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Washington
GAO says FinCEN could do better in reporting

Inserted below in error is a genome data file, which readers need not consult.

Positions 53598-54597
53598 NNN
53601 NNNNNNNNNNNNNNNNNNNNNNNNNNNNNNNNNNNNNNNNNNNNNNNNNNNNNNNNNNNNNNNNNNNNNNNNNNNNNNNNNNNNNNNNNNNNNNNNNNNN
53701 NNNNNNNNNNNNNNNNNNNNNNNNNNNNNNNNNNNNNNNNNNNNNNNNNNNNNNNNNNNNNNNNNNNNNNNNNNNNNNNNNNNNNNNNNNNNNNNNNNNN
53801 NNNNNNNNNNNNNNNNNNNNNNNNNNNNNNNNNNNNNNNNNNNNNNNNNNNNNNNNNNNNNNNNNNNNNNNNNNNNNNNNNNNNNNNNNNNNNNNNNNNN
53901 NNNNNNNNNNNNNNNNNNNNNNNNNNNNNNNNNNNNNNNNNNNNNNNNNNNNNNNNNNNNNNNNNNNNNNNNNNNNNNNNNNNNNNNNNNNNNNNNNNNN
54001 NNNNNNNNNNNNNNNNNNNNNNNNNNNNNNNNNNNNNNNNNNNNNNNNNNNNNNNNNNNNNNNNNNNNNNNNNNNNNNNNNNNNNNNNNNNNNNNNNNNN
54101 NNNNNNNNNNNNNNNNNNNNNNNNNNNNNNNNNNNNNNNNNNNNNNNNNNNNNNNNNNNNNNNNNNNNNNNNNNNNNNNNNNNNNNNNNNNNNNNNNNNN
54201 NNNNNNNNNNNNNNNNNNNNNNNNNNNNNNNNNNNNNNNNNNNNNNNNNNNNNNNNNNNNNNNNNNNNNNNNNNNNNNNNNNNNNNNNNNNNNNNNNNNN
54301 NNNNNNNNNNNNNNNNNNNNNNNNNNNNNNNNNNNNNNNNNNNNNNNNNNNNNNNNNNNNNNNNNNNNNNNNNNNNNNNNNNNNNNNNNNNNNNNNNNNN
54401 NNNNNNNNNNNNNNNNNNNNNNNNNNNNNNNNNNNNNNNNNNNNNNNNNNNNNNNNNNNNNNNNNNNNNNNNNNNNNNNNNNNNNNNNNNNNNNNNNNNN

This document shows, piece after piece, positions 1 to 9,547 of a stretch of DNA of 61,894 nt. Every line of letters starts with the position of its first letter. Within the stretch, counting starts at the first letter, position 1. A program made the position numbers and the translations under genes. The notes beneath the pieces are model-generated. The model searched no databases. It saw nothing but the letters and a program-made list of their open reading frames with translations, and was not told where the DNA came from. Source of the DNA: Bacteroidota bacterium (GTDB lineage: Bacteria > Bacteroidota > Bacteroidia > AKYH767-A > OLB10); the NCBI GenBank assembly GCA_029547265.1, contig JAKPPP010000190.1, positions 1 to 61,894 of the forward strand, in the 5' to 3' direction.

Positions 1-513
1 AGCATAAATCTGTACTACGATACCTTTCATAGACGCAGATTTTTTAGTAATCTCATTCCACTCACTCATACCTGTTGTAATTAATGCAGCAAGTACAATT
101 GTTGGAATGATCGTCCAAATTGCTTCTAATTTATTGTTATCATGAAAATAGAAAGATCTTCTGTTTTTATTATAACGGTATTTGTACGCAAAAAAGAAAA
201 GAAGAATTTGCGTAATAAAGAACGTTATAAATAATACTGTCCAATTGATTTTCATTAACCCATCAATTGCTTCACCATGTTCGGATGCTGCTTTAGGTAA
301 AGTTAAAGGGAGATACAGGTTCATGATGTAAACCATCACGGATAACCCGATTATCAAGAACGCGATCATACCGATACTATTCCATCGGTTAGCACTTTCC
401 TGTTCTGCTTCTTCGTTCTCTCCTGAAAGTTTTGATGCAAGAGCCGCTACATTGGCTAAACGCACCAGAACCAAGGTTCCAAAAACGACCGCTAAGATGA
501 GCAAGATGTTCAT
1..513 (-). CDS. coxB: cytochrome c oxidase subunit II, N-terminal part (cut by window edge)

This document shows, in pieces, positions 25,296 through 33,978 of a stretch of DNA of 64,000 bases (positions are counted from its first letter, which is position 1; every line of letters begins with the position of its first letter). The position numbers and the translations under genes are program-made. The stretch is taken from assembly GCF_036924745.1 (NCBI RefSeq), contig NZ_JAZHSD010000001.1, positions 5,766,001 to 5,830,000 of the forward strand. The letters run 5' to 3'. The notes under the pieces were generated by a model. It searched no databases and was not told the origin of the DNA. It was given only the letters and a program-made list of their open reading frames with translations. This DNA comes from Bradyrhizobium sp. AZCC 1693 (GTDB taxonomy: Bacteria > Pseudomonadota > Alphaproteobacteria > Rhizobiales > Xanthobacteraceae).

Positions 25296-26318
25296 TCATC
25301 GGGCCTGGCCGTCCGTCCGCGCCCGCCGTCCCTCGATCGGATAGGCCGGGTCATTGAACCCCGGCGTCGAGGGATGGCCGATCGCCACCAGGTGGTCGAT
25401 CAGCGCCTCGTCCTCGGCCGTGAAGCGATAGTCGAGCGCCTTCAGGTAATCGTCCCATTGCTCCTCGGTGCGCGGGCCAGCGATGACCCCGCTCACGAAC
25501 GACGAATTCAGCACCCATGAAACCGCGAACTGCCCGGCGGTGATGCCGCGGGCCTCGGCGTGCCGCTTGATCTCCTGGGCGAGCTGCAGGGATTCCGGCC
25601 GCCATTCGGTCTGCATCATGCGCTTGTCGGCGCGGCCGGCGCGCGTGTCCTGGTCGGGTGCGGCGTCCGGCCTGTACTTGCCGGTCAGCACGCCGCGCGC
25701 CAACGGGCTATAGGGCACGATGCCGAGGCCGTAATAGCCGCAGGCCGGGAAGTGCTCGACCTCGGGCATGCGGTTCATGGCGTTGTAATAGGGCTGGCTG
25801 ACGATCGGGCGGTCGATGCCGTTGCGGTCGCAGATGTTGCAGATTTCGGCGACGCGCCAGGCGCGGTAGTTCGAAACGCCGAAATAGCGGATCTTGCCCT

WASHINGTON (12/16/09)—Credit unions and other financial institutions that may struggle to keep up with reporting requirements under the Bank Secrecy Act (BSA) may or may not have a sympathetic response to recent government findings regarding the Financial Crimes Enforcement Agency (FinCEN). The Government Accountability Office (GAO) found in a recent study that FinCEN does not always do such a great job reporting detailed information to law enforcement agencies (LEAs). The Treasury Department bureau also sometimes fails to communicate adequately about the various types of products it can provide. On the plus side, the GAO report noted that of the 20 LEAs that responded to a question about which FinCEN services they found most useful, 16 cited direct access to BSA data--records of financial transactions possibly indicative of money laundering that FinCEN collects--as the most valuable service FinCEN provides. This backs up what FinCEN has been telling financial institutions for years regarding the value and use of the data providing through Suspicious Activity Reports and Currency Transaction Reports. . Additionally, 11 federal LEAs said a FinCEN tool that allows them to go through FinCEN to contact financial institutions nationwide to locate information related to ongoing investigations is an important service. And 16 said they value FinCEN’s increased development of complex analytic products, such as reports identifying trends and patterns in money laundering. However, three of five LEAs—of those identified by the bureau as its top users--complained that FinCEN does not provide detailed information about the various types of products it can provide. They also stated that they would like more information about when completed products become available. Two of these top users reported that FinCEN fails to communicate why it accepts some requests for support and rejects others. Nor does the agency seek law enforcement advice on planned analytic work, even though doing so, the report said, “could improve the quality and relevance of its products to its LEA customers”. “Communicating more detailed information to LEAs could help FinCEN ensure that it is effectively carrying out its mission to support the investigation and prosecution of financial crimes,” stated a summary. For more on the GAO report, use the resource link below.
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